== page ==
Meet 2010 Do Something Awards Finalist Matt Palazzolo

After Proposition 8 passed in California, Matt was shocked—shocked out of complacency. He decided he had to do something. He created the Equal Roots Coalition, which has activated over 15,000 LGBTQ youth to fight back against discrimination and increase tolerance.

His courage and dedication may earn him $100K from He took some time to talk about his work. What person or experience sticks with you from the beginning of the process?

Matt Palazzolo: I remember seeing thousands of young people flooding the streets after the passage of Proposition 8. That’s when I woke up. It was inspiring to see how many people cared about was happening and in many ways it was one of the first times I felt less alone as a gay individual. It set off a switch in my head. I realized that if this many people had enough passion to shut down Hollywood in the name of equality then real tangible change could be made if these thousands took their energy and focused it into political and social organizing. If all of these young people had the skills, networks, and resources to organize beyond protests and rallies then inequality and those who perpetuate it wouldn't be able to sustain themselves for much longer.

DS: How did you feel when you first learned of the problem you’re addressing?

MP: It was extremely bitter sweet realizing that the youth of the LGBTQ (lesbian, gay, bisexual, transgender, queer) community didn't lack a desire to change our societal reality, but rather most of us lacked any kind of knowledge of how to go about and affect that change. I remember hearing and sharing stories about how having our right to marry taken away affected each of us. It brought up feelings of unworthiness and shame that we had grown up with and tried to cover up since childhood. It was a difficult notion to bare, the idea of my whole community carrying around so much pain and feeling so helpless to do anything about it. But it was also exhilarating to realize that we were in fact NOT helpless and could stop future generations from facing what we have faced and all we had to do was develop the tools for ourselves to organize that were never given to us.

DS: How do you feel about it now?

MP: I think about the disadvantages that the LGBTQ community faces everyday so I've learned to focus on the sweet and not the bitter. I've tried to replace the bitter with pragmatism. Now when I meet a young LGBTQ person who has been rejected by their family, physically or verbally assaulted, or just feels apathetic about the state of our community I feel much more equipped to be of assistance. I still feel that punch to the gut, but my mind also starts immediately thinking "how can I help to empower this person?" or "what resources does this person need to deal with their grief?" or "how could this person use their experiences to the benefit of community organizing?"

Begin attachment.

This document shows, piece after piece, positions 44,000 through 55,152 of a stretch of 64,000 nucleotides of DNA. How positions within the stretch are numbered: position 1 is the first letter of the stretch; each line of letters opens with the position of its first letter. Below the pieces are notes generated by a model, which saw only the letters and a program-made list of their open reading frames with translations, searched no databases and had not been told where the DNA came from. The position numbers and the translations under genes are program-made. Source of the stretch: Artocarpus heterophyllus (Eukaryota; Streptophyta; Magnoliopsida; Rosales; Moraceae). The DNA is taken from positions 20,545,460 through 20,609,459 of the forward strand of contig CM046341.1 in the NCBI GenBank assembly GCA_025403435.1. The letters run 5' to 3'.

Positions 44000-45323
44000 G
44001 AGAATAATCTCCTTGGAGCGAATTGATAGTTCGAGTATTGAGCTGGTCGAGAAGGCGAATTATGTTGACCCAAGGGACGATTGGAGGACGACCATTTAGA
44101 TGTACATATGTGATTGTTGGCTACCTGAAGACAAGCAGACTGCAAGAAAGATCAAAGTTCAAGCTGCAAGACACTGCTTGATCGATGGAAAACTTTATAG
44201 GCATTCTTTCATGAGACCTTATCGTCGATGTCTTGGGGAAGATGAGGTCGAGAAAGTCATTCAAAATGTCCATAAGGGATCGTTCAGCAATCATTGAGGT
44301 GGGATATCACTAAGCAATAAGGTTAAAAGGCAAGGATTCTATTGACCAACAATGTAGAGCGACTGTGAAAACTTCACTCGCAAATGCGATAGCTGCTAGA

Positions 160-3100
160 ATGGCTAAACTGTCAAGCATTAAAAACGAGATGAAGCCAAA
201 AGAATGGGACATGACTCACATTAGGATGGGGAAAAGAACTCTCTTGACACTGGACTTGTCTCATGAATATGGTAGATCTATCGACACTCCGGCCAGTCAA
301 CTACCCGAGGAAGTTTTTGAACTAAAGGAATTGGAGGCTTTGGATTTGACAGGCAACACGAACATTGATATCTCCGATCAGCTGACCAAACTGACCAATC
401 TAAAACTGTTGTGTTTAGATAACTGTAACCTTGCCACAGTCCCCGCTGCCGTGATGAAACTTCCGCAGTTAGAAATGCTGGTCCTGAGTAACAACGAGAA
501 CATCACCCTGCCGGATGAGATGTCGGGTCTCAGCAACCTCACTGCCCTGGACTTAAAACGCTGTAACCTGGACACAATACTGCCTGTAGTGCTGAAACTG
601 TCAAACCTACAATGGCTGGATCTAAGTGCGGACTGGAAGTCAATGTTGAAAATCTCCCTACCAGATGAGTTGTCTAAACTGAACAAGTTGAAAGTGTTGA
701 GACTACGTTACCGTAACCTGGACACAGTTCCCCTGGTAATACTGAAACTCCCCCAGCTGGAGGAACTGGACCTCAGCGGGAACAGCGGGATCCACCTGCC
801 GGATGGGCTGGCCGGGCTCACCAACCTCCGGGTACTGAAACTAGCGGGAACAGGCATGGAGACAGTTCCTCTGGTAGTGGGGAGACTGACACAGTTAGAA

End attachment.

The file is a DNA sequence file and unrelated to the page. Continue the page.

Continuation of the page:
DS: Who is your inspiration to keep going?

MP: There's a whole lot of people who inspire me to keep going. The lifetime activists and organizers who have become my mentors and friends are so generous with their time and advice. Whenever I sense a feeling of burnout coming on all I have to do is look at these icons who've been arrested for being gay decades ago, who have seen so much violence against our community, who watched literally hundreds of their friends die from AIDS in the 80s as the government refused to acknowledge what was happening and yet they continue to organize. All I can do is say "wow look what they've been through yet they keep going" and get back to work. I'm also motivated by my parents who are so accepting, loving, and empowering. I'm so lucky to have parents supportive of my identity in a time when most LGBTQ kids face rejection from their families. I've been blessed with the great gift of loving parents so I do my best to pay it forward.

DS: Can you describe the moment you knew you were actually making a difference?

MP: The day I knew that the Equal Roots Coalition were actually making a difference was January 10th, 2009. We organized "The Resolution" at West Hollywood Park which was a combination of theater and activism. At night we had a live performance of "Prop 8: The Musical" performed by LGBTQ celebrities. Thousands of people walked through that auditorium that day and I remember so many of them, mostly the young ones, writing letters to the president and to their representatives for the first times in their lives, learning for the first time what rights we lack by not having marriage equality, and learning about the untold history of fighting for LGBTQ rights. A wonderful man set up a display of news articles and historical items from previous anti-gay political campaigns. I was looking at the display with an acquaintance of mine and she said "I had no clue that California tried to ban gays and lesbians from working in public schools. That's crazy!" I know that day opened the eyes of a lot of young LGBTQ people, myself included.

DS: What was the most difficult roadblock you faced when you tried to start your project?